Unlike psychology, Newtonian measurement has very precise definitions of “quantity” and “measurement” which item response theorists simply ignore.  This can have only one interpretation, namely, that the numerals PISA attaches to the education systems of countries aren’t quantities, and that PISA doesn’t therefore “measure” anything, in the everyday sense of that word. I have argued elsewhere that item response theory can escape these criticisms by adopting a quantum theoretical model (in which the notions of “quantity” and “measurement” lose much of their classical transparency).  However, that would involve rejecting one of the central tenets of item response theory, namely, the independence of what is measured from the measuring instrument.  Item response theory has no route out of its conceptual difficulties.


This represents a conundrum for the Department of Education.  In endorsing PISA, the Department is, in effect, supporting a methodology designed to identify shortcomings in the mathematical attainment of pupils, when that methodology itself has serious mathematical shortcomings.


Modern item response theory is founded on a definition of measurement promulgated by Stanley Stevens and addressed in detail below.  By this means, Stevens (1958, p. 384) simply pronounced psychology a quantitative science which supported measurement, ignoring established practice elsewhere in the natural sciences.  Psychology refused to confront Kant’s view that psychology couldn’t be a science because mental predicates couldn’t be quantified.  Wittgenstein’s (1953, p. 232) scathing critique had no impact on quantitative psychology: “The confusion and barrenness of psychology is not to be explained by calling it a “young science”; its state is not comparable with that of physics, for instance, in its beginnings. … For in psychology there are experimental methods and conceptual confusion. … The existence of the experimental method makes us think we have the means of solving the problems which trouble us; though problem and method pass one another by.”


Howard Gardner (2005, p. 86), the prominent Harvard psychologist looks back in despair to the father of psychology itself, William James:


On his better days William James was a determined optimist, but he harboured his doubts about psychology.  He once declared, “There is no such thing as a science of psychology,” and added “the whole present generation (of psychologists) is predestined to become unreadable old medieval lumber, as soon as the first genuine insights are made.”  I have indicated my belief that, a century later, James’s less optimistic vision has materialised and that it may be time to bury scientific psychology, at least as a single coherent undertaking.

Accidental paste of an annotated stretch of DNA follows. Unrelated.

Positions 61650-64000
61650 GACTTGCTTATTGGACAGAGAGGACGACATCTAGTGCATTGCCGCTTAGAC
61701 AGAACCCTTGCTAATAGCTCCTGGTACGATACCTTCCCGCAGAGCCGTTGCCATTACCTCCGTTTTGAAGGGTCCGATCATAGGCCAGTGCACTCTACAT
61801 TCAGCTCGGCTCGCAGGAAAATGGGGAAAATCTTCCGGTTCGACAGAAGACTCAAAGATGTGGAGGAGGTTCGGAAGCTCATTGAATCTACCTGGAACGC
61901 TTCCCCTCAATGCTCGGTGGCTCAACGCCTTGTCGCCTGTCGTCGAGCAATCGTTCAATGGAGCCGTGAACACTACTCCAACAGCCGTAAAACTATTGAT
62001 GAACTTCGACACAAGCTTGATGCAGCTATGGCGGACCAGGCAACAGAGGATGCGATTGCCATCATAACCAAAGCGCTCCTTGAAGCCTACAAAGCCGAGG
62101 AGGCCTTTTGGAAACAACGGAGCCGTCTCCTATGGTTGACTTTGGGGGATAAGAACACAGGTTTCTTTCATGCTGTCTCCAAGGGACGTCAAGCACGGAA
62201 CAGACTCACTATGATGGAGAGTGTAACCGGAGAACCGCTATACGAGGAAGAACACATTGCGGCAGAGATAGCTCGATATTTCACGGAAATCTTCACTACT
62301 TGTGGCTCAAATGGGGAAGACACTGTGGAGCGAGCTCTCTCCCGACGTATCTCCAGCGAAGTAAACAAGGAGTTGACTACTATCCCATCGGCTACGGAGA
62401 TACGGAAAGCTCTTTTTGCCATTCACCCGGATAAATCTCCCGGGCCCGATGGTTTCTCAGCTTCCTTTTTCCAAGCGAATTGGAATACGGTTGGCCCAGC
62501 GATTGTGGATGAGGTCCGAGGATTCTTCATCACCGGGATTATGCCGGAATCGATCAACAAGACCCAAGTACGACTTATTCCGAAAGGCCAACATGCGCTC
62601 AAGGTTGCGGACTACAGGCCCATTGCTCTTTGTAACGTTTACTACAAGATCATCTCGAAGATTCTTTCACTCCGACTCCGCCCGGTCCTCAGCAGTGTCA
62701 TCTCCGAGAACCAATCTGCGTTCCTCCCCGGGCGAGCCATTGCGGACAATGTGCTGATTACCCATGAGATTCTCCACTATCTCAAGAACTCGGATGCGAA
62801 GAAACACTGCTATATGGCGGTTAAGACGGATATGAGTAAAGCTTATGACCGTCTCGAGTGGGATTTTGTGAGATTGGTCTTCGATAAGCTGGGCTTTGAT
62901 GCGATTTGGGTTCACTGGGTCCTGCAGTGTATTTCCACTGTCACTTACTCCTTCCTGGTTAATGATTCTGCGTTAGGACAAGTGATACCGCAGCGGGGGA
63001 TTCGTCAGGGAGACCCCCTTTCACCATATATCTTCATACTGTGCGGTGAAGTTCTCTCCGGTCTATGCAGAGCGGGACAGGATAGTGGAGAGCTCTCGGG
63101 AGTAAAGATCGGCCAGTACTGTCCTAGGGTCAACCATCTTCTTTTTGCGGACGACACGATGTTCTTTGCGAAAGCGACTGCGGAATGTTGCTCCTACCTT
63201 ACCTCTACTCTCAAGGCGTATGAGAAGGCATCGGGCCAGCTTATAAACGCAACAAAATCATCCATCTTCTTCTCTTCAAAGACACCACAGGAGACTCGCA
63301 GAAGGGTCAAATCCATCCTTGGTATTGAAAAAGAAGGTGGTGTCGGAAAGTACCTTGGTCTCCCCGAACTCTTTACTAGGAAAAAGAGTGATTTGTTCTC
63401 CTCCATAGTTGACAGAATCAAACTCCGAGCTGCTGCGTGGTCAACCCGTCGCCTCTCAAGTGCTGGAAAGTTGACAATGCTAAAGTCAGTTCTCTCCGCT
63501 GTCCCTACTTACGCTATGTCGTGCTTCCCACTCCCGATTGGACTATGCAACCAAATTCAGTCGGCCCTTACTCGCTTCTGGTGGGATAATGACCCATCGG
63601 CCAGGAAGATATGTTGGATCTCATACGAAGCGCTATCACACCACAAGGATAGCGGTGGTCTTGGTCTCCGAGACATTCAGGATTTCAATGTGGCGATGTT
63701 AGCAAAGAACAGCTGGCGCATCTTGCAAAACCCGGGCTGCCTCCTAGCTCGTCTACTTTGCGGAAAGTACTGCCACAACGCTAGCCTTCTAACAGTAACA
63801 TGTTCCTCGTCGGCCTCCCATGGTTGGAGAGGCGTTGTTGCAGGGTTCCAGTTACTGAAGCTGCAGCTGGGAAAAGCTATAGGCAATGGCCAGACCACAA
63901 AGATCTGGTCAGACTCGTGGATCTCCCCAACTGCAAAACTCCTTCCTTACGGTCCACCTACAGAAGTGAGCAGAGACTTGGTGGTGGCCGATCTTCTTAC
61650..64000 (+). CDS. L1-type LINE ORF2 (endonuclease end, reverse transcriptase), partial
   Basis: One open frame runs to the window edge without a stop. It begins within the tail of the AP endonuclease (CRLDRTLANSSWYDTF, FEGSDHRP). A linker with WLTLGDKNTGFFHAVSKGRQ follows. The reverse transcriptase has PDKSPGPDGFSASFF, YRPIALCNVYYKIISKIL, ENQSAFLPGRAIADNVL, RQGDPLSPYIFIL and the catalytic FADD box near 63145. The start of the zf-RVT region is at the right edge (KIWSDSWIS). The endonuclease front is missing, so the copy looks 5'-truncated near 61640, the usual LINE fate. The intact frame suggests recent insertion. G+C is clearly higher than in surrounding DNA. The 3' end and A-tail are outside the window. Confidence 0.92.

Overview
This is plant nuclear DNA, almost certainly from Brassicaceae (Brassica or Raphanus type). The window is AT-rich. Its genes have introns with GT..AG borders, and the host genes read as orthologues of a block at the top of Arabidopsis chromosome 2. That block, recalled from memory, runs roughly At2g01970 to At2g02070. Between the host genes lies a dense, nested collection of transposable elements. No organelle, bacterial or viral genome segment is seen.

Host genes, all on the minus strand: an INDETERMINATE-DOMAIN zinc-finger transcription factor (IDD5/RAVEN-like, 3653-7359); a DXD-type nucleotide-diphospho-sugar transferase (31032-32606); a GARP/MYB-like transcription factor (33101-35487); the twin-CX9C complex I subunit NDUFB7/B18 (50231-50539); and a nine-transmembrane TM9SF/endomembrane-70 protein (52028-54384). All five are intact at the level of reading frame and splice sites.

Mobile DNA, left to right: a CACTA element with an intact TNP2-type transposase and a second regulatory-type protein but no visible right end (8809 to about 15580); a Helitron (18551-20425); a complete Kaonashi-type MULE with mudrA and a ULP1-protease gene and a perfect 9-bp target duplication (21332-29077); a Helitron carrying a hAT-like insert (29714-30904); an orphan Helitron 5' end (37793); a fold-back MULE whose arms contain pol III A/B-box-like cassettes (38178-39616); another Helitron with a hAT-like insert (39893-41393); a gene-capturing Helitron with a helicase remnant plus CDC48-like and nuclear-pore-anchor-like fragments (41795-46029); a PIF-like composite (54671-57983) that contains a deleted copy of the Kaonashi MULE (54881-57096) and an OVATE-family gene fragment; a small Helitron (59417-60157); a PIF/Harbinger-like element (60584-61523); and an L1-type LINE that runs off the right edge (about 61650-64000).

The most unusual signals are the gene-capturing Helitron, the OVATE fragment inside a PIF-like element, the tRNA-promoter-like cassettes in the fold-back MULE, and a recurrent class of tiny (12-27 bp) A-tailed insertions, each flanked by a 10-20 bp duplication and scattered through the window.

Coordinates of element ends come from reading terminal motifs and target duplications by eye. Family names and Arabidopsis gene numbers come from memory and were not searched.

I will demonstrate in a follow-up paper to this essay, an alternative approach which solves the measurement problem as Stevens presents it, but in a manner which is perfectly in accord with contemporary thinking in the natural sciences.  None of the seemingly intractable problems which attend item response theory trouble my account of measurement in psychology.

However, my solution renders item response theory conceptually incoherent.


In passing it should be noted that some have sought to conflate my analysis with that of Svend Kreiner, suggesting that my concerns would be assuaged if only PISA could design items which measured equally from country to country.  Nothing could be further from the truth; no adjustment in item properties can repair PISA or item response theory.  No modification of the item response model would address its conceptual difficulties.


The essay draws heavily on the research of Joel Michell (1990, 1997, 1999, 2000, 2008) who has catalogued, with great care, the troubled history of the twin notions of quantity and measurement in psychology.  The following extracts from his writings, in which he accuses quantitative psychologists of subverting science, counter the assertion that item response theory is an appropriate methodology for international comparisons of school systems.


From the early 1900s psychologists have attempted to establish their discipline as a quantitative science.  In proposing quantitative theories they adopted their own special definition of measurement and treated the measurement of attributes such as cognitive abilities, personality traits and sensory intensities as though they were quantities of the type encountered in the natural sciences.  Alas, Michell (1997) presents a carefully reasoned argument that psychological attributes lack additivity and therefore cannot be quantities in the same way as the attributes of Newtonian physics.  Consequently he concludes: “These observations confirm that psychology, as a discipline, has its own definition of measurement, a definition quite unlike the traditional concept used in the physical sciences” (p. 360).